I really urge you to take a look at this game, whether you want to play it or not. I hope to convey to you how much of a resource it is so that you can go do your own thing. The people who where there back in the day, who played in the original games with Arneson and Gygax are quoted throughout this document and it is worth reading just for that alone.
Developing A World
I will try to hit a few high points here (this is not intended to be an exhaustive study, more like an appetizer) and try to convey the depth that is presented.
In order to play you need a world to play in and you need to know what kind of world it is. It can be vague or detailed according to taste and time. You can base it off of any culture or time period or you can imagine an entire new world(s) and culture(s). You can borrow from fiction and non-fiction as much or as little as you want or strive to create something completely original.
He then talks about questions to ask yourself about the world you are designing. Things like social structure, geography, mythology and so on. The amount of effort can be great or small, according to your taste, time and proclivities. As in any venture, extra effort in this area will be rewarded in the unlimited opportunities it creates for you and your players.
I would add that time crunched does not have to limit your fun and you don't have to create a huge area of the world to start or even do more than rough it out a bit to begin. Much of the creation occurs through play.
His writing is an enjoyable read and it is quite clear IMO. Next Hex maps are discussed and how to create them and a number of random tables are provided to assist you in that and he does say it is best to start in small stage and recommends 7-30 hexes numbering them for a key with any additional information the Referee might like to have. He advises keeping other areas to explore and expand later. There is a healthy section of text that does into how to flesh out the information from the random tables in each hex.
This is important, he says you can use dice or creative judgment and it is worth emphasizing. The dice and the random tables are there to help you, not rule you. Design it the way you want. IMO Dice and Tables are there to help you when you get stuck creatively and often you may find that you use those tools and that spurs a better idea that you go with.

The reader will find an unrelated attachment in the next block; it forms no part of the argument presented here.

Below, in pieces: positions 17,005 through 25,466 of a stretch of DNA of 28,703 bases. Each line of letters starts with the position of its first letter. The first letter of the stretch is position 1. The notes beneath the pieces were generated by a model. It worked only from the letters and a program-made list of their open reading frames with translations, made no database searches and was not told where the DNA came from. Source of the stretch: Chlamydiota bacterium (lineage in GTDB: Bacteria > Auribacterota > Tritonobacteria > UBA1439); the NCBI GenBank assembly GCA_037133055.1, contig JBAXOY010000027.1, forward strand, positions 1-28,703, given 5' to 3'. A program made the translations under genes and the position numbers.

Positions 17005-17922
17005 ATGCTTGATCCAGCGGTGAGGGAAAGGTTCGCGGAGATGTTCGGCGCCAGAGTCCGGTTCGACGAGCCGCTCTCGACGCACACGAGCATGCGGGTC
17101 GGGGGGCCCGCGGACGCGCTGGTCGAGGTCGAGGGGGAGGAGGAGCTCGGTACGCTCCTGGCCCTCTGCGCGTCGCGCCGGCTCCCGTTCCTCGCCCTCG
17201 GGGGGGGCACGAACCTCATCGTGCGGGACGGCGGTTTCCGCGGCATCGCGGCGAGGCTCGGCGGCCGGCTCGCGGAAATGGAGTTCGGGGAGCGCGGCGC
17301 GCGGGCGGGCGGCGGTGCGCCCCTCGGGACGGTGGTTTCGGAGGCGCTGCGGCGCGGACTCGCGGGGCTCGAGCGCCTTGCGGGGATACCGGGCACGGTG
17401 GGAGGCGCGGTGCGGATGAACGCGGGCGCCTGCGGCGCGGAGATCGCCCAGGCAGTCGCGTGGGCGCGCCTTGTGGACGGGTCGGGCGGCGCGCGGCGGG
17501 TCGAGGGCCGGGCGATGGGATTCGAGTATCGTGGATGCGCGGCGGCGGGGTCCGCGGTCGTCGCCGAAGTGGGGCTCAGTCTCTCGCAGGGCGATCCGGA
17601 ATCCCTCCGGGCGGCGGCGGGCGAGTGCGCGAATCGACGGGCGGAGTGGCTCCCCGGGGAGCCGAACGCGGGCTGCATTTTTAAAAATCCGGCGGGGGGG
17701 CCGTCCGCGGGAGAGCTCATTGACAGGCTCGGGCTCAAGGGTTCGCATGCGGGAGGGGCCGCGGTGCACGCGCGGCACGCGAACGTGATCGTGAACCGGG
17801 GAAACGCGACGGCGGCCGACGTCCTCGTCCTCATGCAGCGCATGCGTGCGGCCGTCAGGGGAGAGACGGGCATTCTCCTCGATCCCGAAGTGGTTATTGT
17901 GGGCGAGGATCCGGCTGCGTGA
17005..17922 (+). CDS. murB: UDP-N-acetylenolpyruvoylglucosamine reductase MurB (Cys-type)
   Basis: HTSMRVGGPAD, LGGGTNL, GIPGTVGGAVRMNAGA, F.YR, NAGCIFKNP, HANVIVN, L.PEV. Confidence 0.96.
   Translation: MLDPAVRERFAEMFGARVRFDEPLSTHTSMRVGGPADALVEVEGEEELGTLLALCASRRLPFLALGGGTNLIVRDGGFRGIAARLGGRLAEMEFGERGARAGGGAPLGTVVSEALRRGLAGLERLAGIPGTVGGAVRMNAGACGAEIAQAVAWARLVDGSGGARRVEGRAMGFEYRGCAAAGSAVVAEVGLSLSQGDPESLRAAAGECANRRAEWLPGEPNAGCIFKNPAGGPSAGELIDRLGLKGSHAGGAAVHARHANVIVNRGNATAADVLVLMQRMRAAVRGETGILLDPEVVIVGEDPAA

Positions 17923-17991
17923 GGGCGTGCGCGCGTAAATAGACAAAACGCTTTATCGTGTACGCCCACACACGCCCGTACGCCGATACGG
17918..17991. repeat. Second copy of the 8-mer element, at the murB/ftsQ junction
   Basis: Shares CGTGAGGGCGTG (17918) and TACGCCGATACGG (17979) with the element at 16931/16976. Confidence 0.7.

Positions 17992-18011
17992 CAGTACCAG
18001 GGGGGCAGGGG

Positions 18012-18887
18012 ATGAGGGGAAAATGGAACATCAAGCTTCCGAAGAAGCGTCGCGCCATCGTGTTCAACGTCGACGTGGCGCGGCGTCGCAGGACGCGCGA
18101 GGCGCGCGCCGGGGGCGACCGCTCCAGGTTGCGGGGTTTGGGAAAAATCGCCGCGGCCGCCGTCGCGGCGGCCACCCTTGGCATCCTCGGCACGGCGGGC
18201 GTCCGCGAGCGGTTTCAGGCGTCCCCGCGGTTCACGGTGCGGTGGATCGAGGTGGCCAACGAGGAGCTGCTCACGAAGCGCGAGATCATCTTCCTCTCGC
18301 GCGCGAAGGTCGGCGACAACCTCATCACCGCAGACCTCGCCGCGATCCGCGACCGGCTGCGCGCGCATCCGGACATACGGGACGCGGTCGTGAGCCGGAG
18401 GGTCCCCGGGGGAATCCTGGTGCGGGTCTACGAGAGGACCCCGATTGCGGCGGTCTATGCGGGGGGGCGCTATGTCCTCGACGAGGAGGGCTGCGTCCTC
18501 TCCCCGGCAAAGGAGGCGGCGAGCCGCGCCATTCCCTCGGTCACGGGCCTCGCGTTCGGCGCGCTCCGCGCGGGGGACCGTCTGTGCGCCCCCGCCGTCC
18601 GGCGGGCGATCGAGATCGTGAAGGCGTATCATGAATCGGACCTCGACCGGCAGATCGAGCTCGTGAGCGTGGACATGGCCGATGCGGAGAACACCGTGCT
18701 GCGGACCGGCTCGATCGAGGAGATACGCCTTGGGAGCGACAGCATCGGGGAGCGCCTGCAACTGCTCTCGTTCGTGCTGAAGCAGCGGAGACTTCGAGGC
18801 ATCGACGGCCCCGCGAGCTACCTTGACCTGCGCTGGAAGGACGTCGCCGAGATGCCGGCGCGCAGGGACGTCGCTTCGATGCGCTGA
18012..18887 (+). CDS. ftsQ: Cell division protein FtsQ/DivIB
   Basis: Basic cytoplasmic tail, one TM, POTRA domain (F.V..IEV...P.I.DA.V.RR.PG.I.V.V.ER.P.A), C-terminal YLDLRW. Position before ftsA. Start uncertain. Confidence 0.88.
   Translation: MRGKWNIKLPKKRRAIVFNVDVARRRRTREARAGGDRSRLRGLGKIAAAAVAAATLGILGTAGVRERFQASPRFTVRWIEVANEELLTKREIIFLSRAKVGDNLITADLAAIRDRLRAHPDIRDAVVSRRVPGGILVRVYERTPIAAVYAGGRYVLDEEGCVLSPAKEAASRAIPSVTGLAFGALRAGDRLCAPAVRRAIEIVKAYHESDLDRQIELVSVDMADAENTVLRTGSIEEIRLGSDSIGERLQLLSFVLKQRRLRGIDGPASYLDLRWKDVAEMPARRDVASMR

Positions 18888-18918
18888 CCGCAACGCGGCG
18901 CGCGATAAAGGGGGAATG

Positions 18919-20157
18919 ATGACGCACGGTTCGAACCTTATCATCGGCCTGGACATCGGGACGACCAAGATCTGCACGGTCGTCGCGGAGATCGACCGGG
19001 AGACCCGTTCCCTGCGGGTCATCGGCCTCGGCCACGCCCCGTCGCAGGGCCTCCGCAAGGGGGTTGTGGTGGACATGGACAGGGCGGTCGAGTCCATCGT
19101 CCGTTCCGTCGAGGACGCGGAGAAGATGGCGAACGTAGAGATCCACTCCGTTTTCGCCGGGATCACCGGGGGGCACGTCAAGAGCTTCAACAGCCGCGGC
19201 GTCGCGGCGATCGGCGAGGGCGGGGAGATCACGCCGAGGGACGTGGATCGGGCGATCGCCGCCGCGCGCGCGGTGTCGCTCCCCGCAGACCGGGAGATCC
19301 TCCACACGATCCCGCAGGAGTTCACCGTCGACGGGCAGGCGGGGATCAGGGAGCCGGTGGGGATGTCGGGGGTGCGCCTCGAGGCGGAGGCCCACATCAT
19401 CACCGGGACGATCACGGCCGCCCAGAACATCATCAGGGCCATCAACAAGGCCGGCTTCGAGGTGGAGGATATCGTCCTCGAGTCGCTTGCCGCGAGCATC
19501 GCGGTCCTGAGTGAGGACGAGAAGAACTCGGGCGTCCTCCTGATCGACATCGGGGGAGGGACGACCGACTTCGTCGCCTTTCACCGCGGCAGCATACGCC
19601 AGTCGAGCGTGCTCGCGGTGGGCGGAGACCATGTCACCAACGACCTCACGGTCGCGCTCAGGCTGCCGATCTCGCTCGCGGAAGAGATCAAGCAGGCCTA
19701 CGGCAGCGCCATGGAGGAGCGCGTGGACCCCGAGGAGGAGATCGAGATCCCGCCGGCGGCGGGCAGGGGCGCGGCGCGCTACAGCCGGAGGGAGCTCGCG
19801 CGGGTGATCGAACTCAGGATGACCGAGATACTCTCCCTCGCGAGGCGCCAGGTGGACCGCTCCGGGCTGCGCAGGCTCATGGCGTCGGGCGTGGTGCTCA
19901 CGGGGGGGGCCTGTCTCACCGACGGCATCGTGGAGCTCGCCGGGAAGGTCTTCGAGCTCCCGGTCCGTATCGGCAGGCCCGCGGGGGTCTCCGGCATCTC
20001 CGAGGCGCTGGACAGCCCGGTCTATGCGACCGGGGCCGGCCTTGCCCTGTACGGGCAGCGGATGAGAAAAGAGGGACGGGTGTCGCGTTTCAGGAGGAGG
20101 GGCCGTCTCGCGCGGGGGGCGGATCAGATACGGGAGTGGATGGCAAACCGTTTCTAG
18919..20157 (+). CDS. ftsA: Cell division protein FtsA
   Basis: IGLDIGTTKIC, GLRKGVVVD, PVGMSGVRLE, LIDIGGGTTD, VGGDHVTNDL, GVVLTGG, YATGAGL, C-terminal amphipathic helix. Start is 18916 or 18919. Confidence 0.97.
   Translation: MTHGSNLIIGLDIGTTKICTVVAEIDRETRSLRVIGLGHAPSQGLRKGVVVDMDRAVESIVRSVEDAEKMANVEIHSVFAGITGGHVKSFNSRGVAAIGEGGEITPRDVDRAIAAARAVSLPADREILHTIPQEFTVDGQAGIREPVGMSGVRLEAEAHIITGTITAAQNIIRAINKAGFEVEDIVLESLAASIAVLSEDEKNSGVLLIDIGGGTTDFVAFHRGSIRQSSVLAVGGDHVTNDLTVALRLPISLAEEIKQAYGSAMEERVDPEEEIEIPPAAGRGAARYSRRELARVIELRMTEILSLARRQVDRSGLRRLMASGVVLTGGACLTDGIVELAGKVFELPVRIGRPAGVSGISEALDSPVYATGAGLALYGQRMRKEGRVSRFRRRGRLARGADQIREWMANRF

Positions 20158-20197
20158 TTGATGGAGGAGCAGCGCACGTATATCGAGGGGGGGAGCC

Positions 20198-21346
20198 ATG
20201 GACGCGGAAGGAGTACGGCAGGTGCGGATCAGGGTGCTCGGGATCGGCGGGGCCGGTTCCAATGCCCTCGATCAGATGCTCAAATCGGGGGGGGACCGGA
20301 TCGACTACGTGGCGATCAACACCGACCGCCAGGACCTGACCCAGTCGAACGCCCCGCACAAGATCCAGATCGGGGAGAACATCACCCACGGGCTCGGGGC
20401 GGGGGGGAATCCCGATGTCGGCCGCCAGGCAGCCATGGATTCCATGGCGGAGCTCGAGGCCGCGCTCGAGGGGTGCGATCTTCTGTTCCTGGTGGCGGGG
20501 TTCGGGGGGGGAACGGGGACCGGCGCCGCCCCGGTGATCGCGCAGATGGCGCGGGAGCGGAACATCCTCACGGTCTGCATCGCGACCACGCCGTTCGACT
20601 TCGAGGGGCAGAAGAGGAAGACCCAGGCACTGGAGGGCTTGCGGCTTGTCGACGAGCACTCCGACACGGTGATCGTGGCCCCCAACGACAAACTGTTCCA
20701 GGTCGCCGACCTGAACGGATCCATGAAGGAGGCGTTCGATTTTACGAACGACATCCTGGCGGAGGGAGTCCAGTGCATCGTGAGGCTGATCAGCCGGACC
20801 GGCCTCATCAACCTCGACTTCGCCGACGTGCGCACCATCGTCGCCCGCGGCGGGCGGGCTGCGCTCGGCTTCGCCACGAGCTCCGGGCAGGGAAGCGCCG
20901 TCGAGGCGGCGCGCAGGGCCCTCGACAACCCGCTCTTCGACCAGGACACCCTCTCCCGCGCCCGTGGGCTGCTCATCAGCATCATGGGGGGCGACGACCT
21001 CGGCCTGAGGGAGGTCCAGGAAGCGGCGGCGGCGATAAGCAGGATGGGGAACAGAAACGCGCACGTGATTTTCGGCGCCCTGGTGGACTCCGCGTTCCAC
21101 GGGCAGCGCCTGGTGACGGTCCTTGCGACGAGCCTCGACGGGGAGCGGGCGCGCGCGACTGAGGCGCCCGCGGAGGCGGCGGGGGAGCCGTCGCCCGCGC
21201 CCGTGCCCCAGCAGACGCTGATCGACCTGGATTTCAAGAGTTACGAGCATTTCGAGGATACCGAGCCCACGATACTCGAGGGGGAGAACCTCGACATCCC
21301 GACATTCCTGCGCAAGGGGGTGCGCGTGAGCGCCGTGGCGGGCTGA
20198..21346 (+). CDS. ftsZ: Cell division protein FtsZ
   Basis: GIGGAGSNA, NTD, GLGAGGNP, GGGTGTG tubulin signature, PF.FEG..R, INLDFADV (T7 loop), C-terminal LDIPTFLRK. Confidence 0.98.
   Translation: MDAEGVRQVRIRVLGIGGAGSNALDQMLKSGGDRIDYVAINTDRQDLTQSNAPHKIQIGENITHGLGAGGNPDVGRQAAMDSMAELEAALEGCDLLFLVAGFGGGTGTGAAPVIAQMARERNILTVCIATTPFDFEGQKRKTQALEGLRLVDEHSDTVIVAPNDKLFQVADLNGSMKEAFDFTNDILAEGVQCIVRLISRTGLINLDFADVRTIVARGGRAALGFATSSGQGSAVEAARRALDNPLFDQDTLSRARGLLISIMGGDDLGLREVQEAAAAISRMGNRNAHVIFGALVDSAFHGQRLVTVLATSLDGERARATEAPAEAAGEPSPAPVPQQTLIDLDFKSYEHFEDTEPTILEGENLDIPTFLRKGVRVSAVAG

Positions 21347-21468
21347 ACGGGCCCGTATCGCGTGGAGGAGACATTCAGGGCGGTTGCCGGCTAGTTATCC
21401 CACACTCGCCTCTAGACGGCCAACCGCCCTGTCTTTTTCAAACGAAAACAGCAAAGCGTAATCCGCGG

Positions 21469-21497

He includes ways that players can contribute and help the Referee with the world design without then knowing things they should not and keeping the world a mystery to them. For instance players can come up with names for towns, cities and geographical features which the Referee then uses, the players will later recognize names "they have heard of" even though they don't know the "details."
Continuing on he talks about incorporating events into the fabric of the world as campaign events unfold through play and about using player ideas too.
Provided is a section titled Population. What is the dominant species in an area such as human and/or something else. Working out population centers size, type and many other things. You can go beyond the game itself and develop this as much as you want, but this will get your started.
Then he talks about Adventure possibilities and has a number of tables and lots of explanation to help you flesh out the first few hexes as to what is found there and IMO adjust as needed to get what you want. Beyond that he talks about the finer details of specific locations.
An image is provided with some very basic map symbols for hills, swamp , woods and other to get you started. I would point out here that there are a lot of great map drawing videos on youtube and if you have any talent at all there is lots of great help to teach you the skills and how to develop ideas for the map itself. There is no substitute for doing your own research and your own work. That is the extra effort that was talked about in the beginning.
Talked about are things like a Home Base and whether or not you campaign has one and suggestions on how to use it if you do. The Campaign Dungeon, which you may or may not have. Chance Cards, how to create them and how to use them to devise a basic local history and memorable events.
Character types, races and classes are next up with the basis of the world view that he is designing for. Classes and Class Specialists, character traits/stats, and more are covered in detail.